December 13, 1997
While I found Kenneth Turan's review of the movie "Amistad" generally informative and well-written ("Spielberg's Passage," Dec. 10), it should be noted that John Quincy Adams was the Grand Old Man of the House, not the Senate. ROB SMITH MIDFORD Richmond, Va.
CALIFORNIA | LOCAL
January 2, 2001
Re "President-Elect Bush Does Dad Proud," Dec. 25: Former President George Bush jokingly refers to George W. as "my boy Quincy," after John Quincy Adams, the only other son of a U.S. president to win the White House. That moniker brings to mind what may be for Bush some unfortunate historical parallels. John Quincy Adams actually received fewer votes in the election of 1824 than a man from Tennessee, Andrew Jackson. But by striking a political deal (which he denied), the younger Adams became president anyway, earning the enmity of his opponent, and the following presidential campaign has been called "one of the bitterest in American history."
April 21, 1999 |
The church crypt containing the remains of father and son Presidents John Adams and John Quincy Adams will reopen despite earlier concerns that it would be closed to visitors for lack of money. Secretary of State William F. Galvin, who also is chairman of the state Historical Commission, said he will grant $15,000 to the United First Parish in Quincy, Mass., to continue to maintain the crypt.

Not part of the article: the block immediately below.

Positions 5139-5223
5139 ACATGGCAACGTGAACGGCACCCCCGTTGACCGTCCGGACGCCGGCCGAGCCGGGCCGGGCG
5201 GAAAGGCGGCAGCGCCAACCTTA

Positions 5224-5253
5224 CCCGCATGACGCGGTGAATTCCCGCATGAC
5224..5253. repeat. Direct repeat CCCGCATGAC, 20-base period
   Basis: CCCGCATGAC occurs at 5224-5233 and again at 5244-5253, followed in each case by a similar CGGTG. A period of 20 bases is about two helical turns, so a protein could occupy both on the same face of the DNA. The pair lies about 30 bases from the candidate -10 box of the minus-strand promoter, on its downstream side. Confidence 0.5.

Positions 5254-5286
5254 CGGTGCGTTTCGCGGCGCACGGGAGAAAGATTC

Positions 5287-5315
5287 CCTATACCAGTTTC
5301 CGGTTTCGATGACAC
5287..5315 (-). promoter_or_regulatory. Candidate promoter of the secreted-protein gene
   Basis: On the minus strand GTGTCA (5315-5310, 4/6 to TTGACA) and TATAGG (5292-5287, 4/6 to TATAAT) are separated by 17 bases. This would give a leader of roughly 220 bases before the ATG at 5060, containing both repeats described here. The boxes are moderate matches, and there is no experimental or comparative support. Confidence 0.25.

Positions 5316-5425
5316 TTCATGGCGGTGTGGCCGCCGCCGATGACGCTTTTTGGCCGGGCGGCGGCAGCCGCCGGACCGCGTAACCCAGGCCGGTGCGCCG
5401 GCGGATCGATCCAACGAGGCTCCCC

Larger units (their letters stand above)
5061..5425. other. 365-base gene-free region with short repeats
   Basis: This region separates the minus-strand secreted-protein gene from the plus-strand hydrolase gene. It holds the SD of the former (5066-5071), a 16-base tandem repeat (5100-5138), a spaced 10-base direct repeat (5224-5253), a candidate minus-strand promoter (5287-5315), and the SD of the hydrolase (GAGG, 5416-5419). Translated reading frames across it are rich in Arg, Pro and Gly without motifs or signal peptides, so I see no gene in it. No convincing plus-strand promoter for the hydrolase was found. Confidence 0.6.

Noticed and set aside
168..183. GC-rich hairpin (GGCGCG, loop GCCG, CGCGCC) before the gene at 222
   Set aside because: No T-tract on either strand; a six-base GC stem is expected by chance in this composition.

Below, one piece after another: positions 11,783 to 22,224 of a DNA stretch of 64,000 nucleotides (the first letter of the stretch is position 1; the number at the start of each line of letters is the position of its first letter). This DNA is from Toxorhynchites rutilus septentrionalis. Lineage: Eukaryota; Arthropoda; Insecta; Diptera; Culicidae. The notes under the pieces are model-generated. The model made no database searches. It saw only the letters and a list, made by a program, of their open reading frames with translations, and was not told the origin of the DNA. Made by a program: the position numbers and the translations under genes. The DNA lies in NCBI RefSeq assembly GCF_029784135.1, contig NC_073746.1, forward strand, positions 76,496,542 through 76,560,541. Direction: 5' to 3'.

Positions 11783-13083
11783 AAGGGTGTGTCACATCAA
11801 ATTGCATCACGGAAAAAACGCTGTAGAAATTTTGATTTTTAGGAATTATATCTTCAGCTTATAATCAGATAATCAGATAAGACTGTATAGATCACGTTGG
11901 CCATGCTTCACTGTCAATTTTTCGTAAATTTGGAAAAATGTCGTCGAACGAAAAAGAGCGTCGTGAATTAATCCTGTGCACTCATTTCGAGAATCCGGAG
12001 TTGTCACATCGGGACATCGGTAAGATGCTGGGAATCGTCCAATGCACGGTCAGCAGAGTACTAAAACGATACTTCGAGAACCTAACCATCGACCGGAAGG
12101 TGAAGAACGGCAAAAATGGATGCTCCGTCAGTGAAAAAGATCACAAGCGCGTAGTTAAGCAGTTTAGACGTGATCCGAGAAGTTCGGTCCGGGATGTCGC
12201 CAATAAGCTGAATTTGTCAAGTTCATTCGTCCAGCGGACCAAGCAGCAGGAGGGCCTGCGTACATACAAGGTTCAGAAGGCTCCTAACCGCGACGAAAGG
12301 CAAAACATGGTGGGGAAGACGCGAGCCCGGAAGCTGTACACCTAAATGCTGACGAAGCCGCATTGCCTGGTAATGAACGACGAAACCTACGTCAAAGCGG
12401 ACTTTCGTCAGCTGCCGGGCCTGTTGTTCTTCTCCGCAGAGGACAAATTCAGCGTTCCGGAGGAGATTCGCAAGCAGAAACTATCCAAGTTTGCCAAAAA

June 26, 2001 |
The House approved legislation authorizing a federal monument to honor former President John Adams and his family. Sponsors of the legislation said they hope to get the measure through Congress before the Fourth of July. Adams, the second president, was a revolutionary leader and driving force behind the Declaration of Independence. Rep. Tim Roemer (D-Ind.), one of the bill's authors, called the Adamses a "historic, dazzling, brilliant family."
CALIFORNIA | LOCAL
December 15, 1997
Like it or not, more and more Americans learn much of their history from movies and television. Fact or fiction, accurate or distorted, these images form our collective images of times past. "Amistad," the new Steven Spielberg movie, is introducing millions to a powerful chapter of American history that was not taught in most classrooms.
December 15, 1997 |
In his review of "Amistad," Times film critic Kenneth Turan suggested that while the screenplay is credited to me, Steven Zaillian rewrote parts of it and that in the closing speeches of John Quincy Adams, "Zaillian's welcome touch is felt" ("Spielberg's Passage," Calendar, Dec. 10). I would like to take advantage of this space to clarify the process a bit and to give credit where credit is really due.